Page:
Ongoing geopolitical uncertainty appears not to have dented deal appetite among executives. Global M&A activity continues to gain strength following increased dealmaking in the first quarter of 2017, according to the EY 16th Global Capital Confidence Barometer (CCB)

Based on a survey of more than 2,300 executives across 43 countries, the Barometer finds that even amid rapidly changing market conditions, 56% of companies expect to actively pursue deals in the next 12 months – up six percentage points from a year ago.


At a time of already elevated dealmaking, 36% of companies expect their deal pipelines to expand further in the next year. The vast majority (96%) of executives expect the M&A market to improve or remain stable over the same period.

This strong appetite for deals persists against a backdrop of geopolitical or emerging policy concerns, which are seen as the greatest risk to economic growth for 69% of businesses. Yet according to the survey, the disruptive impact of technology on potential deal outcomes and business models remains at the forefront of the minds of the majority of executives.

Innovation needed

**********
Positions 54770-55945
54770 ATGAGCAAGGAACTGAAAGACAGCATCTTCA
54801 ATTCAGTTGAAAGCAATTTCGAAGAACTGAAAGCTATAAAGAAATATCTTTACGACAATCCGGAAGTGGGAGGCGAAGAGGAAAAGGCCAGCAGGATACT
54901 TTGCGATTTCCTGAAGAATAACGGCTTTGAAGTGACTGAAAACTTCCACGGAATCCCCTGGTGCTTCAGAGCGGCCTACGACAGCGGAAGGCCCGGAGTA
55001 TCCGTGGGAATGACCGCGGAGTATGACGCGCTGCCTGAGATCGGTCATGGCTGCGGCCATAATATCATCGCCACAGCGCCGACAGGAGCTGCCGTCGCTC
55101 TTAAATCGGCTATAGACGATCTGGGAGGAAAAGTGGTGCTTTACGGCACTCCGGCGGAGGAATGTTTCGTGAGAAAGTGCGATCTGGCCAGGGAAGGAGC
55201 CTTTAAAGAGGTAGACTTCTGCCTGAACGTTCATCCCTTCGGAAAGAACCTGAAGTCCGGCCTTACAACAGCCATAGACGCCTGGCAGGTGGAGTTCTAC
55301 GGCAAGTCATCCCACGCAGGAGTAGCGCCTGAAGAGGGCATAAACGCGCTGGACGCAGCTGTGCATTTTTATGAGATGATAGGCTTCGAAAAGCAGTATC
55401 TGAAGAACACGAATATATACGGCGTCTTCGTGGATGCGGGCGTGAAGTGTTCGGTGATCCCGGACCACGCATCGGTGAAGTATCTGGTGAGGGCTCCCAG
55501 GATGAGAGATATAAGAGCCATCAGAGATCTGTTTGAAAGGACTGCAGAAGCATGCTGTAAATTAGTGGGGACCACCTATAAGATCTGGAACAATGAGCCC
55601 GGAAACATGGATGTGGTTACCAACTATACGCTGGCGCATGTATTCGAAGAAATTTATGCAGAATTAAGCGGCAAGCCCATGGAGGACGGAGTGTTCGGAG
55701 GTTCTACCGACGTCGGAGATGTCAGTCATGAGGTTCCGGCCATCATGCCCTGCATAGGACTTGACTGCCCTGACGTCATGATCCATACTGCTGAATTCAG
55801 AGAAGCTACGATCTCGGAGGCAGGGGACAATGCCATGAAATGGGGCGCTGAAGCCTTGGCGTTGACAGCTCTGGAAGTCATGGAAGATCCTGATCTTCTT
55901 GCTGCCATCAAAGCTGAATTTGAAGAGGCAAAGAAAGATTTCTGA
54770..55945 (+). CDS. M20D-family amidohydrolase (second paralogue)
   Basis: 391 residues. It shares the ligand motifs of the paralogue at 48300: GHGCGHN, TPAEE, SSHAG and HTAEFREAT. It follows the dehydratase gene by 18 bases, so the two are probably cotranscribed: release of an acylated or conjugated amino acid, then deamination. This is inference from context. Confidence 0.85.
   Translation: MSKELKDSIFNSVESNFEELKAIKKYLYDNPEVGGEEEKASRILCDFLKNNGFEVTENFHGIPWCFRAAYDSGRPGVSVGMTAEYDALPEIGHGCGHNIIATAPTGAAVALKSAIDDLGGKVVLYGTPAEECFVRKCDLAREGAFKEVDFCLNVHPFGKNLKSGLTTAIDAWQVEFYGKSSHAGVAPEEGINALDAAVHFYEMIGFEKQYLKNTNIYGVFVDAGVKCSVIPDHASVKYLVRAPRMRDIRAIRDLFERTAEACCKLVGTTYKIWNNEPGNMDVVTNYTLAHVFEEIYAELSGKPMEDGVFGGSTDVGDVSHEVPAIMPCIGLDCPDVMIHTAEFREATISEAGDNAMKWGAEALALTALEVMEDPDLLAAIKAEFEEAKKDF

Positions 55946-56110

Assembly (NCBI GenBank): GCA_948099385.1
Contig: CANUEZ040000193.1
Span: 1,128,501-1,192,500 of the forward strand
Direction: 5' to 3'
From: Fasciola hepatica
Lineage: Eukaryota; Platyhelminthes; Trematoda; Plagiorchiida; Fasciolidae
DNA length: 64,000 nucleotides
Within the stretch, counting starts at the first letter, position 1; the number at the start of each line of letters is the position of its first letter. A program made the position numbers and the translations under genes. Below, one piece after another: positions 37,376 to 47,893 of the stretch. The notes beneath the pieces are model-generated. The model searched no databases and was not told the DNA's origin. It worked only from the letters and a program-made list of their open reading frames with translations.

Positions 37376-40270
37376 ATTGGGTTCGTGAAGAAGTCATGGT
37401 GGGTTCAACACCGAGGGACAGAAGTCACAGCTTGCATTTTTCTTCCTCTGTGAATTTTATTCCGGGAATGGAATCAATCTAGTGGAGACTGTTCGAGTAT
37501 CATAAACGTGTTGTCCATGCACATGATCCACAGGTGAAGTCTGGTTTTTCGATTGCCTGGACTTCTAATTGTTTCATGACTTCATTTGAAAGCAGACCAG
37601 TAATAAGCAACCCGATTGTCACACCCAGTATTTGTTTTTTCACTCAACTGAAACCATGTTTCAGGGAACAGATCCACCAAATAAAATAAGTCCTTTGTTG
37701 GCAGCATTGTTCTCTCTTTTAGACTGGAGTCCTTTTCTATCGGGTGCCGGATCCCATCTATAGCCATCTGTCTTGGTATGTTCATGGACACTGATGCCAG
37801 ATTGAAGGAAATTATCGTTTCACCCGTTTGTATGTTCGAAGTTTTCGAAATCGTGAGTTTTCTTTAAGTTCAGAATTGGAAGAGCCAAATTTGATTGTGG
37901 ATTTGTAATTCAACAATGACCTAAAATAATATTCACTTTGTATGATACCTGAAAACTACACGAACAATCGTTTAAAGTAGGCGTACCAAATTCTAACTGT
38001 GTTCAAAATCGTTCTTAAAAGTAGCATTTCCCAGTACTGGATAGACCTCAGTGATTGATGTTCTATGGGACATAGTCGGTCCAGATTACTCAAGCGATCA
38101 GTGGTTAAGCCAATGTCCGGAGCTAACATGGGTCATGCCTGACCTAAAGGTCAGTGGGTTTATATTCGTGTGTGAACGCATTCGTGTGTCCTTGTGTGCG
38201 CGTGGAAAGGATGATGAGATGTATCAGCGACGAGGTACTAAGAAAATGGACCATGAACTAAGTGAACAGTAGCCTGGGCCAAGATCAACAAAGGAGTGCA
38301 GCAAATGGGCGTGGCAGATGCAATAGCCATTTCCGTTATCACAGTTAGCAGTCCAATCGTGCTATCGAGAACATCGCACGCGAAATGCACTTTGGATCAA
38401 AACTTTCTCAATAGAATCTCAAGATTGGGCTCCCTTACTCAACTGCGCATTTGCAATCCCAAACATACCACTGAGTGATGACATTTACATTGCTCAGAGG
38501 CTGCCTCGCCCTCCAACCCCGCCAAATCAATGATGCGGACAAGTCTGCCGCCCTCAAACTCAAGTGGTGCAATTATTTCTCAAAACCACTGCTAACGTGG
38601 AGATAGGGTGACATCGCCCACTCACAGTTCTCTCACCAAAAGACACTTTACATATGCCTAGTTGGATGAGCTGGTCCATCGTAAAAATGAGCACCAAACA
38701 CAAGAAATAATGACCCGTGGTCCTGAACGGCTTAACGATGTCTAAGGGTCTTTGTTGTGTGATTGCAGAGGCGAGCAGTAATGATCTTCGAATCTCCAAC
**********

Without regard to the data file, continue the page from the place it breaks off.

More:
“Geopolitical and policy uncertainty is a permanent feature of the boardroom, but technology-enabled disruption poses a greater challenge to many business models. The exponential pace of disruption and transformation is compelling executives to engage in M&A. Companies need to innovate to follow rapidly changing customer preferences and buying assets can be the fastest way to radically reshape their business for future growth,” commented Steve Krouskos, EY global vice chair, transaction advisory services.

Uncertainty about policy and the potential of increasing intervention by governments – through new policies and regulations – are on the list of executive concerns. But dealmaking is supported by positive corporate indicators and a resurgence of economic confidence: 64% of executives see the state of the global economy as improving (up from 21% in October 2016).

Fears of increasing protectionism in 2016 have morphed into uncertainty about policy that could affect global trade. However, despite trade barrier speculation, crossborder M&A has already been a hallmark of dealmaking in 2017, with a resurgence of deals between the US and Western Europe. For companies expecting to do acquisitions, 36% plan to focus on domestic deals in the next 12 months as the search for growth continues overseas. Companies are looking everywhere for pockets of growth, although the main focus has shifted back to developed markets, the Barometer finds.